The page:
@Thomas, I see. Thank you for your insight. I was asking on here because it seems Unity Test Tools are still pretty fresh to the community. This is the most likely area to get someone that would be a bit more knowledgeable. You are correct though. How will it become popular on the forums if no one posts there right?

Thanks again.

@steve: excellent question, more of which I hope you will put on our forums in the future. To answer you now, having a unittest in any way be dependent on time, be it in Unity or elsewhere, is a bad idea. The test will be very fragile and you can’t control the output. Usually you would make a mock of Time (wrap it), but in this particular case I believe you would be able to use an integration test better, because it plays in a regular scene.

Nice! I never really had a chance to really get into unit testing. I had one job that I started working with it, then the company went belly up. I am very happy I can now lean!

Just one question though. I get the basic Unit Testing and the Integration Testing. But I have a base script that deals with a lot of logic based on TIme.time. It seems I can’t use the basic unit tests with asserts seeing as Time.time is meaningless while the tests run. If I use Thread.Sleep(t) it just delays the Time as well. It’s doesn’t inherit Misbehavior either.

So how do I test these methods, without wrapping the class? As that would be messy would it not?

Thanks in advance for any input.

@joseph:the license for the referenced tools such as n Unit obviously follows those tools as mentioned in the package. Our code is completely free for use anywhere without mention. We want to enable everyone to use them to improve code quality without impediments.

What’s the source code license for the Unity Test Tools? Its components seem to be BSD and MIT licensed, but what about the original code in the tools? Is it public domain?

Some of the most committed developers I know! This is awesome. I’m yet to try it.You should go ahead and integrate it fully in 4.4/4.5

The class the documentation is referring to has been lost when we published the package. It will be fixed with the next update.
FYI it’s just a simple class that provides you a method to create GOs and keeps track of them. The purpose it to remove all GOs created by the test once it has finished.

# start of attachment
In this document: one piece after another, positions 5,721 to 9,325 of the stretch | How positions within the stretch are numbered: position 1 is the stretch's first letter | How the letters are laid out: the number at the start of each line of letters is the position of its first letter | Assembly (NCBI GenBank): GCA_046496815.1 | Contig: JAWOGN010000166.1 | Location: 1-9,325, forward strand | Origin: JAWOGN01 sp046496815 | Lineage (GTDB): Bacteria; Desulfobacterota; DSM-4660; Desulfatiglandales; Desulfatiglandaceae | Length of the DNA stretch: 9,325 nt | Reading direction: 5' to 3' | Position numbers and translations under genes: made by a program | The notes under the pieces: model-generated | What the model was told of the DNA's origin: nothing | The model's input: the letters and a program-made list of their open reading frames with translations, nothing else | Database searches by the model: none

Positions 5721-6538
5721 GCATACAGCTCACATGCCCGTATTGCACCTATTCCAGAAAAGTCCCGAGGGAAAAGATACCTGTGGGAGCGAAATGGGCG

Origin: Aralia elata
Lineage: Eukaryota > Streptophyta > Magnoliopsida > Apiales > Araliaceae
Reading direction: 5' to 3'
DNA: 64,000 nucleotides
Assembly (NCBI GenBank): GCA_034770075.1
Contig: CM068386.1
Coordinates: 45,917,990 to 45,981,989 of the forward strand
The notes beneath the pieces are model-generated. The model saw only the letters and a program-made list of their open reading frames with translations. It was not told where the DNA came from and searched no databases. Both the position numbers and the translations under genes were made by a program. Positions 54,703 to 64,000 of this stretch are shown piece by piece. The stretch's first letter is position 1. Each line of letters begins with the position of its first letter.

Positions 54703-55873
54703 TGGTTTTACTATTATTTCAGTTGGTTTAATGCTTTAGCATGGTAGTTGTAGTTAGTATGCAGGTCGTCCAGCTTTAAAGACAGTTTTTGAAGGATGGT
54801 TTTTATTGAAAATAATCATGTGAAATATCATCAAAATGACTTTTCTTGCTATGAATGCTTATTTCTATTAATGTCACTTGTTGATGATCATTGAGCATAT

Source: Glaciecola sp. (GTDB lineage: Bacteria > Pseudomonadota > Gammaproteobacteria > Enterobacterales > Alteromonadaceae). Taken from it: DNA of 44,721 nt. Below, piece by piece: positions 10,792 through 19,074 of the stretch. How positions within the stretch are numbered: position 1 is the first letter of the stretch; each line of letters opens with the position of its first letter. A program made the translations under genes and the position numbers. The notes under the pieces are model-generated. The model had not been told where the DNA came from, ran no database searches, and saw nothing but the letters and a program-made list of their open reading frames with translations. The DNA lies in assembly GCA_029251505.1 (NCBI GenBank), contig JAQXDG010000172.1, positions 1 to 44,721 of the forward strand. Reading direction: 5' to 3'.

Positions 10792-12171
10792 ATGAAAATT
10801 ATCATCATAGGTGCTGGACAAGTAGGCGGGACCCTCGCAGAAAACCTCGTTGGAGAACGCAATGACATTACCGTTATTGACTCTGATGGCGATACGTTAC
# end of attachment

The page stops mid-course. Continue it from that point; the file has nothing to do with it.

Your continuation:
It’s a documentation bug. The editor will pause when an exception is thrown (assertion failed) when you check the ‘Error pause’ checkbox in the console window.

“You will see the sphere falling down and once it falls below the cube, the editor should pause.”

AssertionExampleScene in Examples. Not paused editor, only exeption message in console.

Hi, love that you’ve released these tools, and from what I can see they look really helpful, however I’m having a problem with some of the unit testing.

In the docs, under the NUnit section, you say:

“For managing GameObjects on the scene you can use the UnityTest class which provides you with a method for creating GameObjects and does the cleanup automatically”

As far as I can tell, there is no such UnityTest class, only a namespace, and that namespace neither contains a UnityTest class nor anything that is named in such a way to suggest it will safely create GameObjects during a test.

I’m probably just blindly missing something obvious, but a helping hand (and docs fix) would be great.

@martijn: the question is what you attempt to test? In this specific case, you are not really interested in testing the coordinate on the screen, because that is of little interest and would be very fragile. Instead, you are interested in the change of underlying state change in the game which happens as a result of the subsequent call. Separating that behaviour from the GUI presentation is vital if you want to achieve a testable application.

We intend to release more tutorials and patterns on achieving testability in a Unity project and what you requested here is a good example of what we could write about.

Does this mean we will finally get to see that most awesome draw call inspector from the ninja bootcamp? I’ve been waiting for that one since the first time I saw it! :D

You can build integration tests for some platforms. We still experiment with different platforms and we didn’t verify running test on iOS yet. You can build and run integration test in standalone, webplayer and android.

What about running tests on the build platforms? It’d be very useful for iOS, as there’s a lot of AOT stuff that’s hardly predictable, even when everything is fine in editor,

Maybe the most useful thing in the last year for many of us, specially those who do more complex testable stuff like AI and online games.

Thanks for releasing this great tool to the public. Your game development tools have helped my company thrive in the online gaming industry and I have nothing but praise for anything you guys put out. Thanks for being so awesome!